I’m just getting news that this renewed love between our competitors has lead to the announcement that there will be no more competition going forward. He and She, in a carefully worded announcement have declared ceasefire. They will not be competing anymore.

So would this mean that there would be no more games from tomorrow? Are we witnessing the last edition of The Domestic Olympics? Will all this excitement cease to exist henceforth? Well it looks like that. Here’s wishing our dear He and She a wonderful future ahead.

Before we go, let’s talk to our players. He, what do you have to say about your performance today?

He: “Well I started off real well. 2-0 up against her is a rollicking start. But I failed to capitalize on that momentum. But all’s well that ends well. It was a delight to lose to my sweet-heart. Full marks to Her. Love you.”

Commentator: “That was sweet. She… happy?”

She: “Oh Yes, its always been. It was, is and will always be a delight to win. I mean He is a sweetheart…”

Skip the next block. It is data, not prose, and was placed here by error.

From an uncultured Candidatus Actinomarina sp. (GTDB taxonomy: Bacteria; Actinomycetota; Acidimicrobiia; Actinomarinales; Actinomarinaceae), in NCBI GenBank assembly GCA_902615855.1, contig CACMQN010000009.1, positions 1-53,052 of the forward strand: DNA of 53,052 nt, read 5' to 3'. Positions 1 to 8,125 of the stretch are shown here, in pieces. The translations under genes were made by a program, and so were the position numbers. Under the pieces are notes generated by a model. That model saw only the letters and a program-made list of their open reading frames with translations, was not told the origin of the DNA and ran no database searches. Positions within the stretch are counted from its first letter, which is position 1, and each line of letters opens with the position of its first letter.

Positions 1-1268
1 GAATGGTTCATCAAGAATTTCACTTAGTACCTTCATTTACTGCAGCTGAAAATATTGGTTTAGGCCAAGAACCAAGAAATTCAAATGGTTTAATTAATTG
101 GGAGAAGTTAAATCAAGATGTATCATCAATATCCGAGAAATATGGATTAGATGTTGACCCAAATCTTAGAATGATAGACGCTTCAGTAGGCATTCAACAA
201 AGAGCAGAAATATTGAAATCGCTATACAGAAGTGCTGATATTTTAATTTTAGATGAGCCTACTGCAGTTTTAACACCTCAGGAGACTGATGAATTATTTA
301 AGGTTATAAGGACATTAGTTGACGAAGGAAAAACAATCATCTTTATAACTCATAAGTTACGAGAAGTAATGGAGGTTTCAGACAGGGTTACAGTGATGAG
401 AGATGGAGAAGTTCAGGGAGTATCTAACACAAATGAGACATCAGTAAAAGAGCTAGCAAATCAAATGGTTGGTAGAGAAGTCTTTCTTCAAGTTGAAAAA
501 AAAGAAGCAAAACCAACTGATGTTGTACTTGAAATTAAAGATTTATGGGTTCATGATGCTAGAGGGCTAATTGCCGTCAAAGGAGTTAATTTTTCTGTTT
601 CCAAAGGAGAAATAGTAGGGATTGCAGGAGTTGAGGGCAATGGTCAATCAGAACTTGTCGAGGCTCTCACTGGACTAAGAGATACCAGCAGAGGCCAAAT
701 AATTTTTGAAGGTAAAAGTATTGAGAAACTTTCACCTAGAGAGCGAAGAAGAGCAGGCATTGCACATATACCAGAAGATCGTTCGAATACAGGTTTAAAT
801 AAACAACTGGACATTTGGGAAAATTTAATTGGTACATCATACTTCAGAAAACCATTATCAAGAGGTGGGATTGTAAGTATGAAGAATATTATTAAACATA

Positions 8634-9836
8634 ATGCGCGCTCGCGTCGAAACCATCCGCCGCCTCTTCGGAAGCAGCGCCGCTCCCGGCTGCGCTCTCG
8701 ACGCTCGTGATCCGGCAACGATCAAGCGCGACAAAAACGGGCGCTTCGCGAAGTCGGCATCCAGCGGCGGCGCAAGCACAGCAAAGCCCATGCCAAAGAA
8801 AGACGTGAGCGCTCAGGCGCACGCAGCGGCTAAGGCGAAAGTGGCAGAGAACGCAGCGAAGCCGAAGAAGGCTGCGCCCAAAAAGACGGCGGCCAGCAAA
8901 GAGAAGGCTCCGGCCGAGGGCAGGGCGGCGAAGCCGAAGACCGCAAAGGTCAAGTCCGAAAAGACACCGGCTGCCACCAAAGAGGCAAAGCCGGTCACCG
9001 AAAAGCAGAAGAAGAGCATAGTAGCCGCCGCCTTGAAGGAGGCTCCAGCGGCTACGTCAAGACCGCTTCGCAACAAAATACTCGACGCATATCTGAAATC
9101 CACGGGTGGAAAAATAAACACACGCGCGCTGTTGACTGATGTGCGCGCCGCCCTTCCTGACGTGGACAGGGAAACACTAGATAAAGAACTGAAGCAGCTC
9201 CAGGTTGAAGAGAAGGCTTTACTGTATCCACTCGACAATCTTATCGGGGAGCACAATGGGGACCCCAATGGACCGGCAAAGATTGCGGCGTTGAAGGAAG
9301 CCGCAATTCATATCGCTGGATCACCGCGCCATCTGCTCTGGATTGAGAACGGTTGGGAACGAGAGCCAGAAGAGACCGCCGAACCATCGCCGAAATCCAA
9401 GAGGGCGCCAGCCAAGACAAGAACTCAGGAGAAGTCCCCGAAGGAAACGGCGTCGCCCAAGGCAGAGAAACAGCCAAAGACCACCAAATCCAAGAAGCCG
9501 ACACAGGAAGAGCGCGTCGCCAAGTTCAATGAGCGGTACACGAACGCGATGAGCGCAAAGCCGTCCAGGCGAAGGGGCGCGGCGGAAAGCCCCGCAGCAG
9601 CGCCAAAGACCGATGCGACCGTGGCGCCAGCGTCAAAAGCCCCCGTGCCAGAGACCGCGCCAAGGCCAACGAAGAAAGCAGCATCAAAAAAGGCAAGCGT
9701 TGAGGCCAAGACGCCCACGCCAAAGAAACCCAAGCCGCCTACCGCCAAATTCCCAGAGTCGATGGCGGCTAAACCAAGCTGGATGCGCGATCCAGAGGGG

He: “Will always be…? Darling I thought we will not be competing anymore?”

She: “Oh yeah yeah. My bad, darling… Love you. So like I was saying He is an absolute sweetheart. He almost shook me up when he took a 2-0 lead. But then winning has sort of become a habit now. 🙂 But darling, I must say the burnt rotis were truly hilarious.”

He: “Hilarious, darling?”

She: “Oh yeah. In a cute sort of a way. I was hoping, you would learn it after all these days, but…”

He: “Oh ho ho.. hold on, I did it on purpose, dear ma’m.”

She: “Agreed.. But even if you had tried, it would still have been burnt, my dear.”

He: “Oh yeah? Atleast I don’t put my hands on my hips and stare to get things done.”

She: “Of course… You’d rather hide in the toilet, isn’t it?”

He: “That’s it. Me letting you win, is going to your head?”

She: “Excuse me… Letting me win? You are crazy.”

Commentator: “Err guys…”

He: “I am? Let’s see. Tomorrow, the games continue.”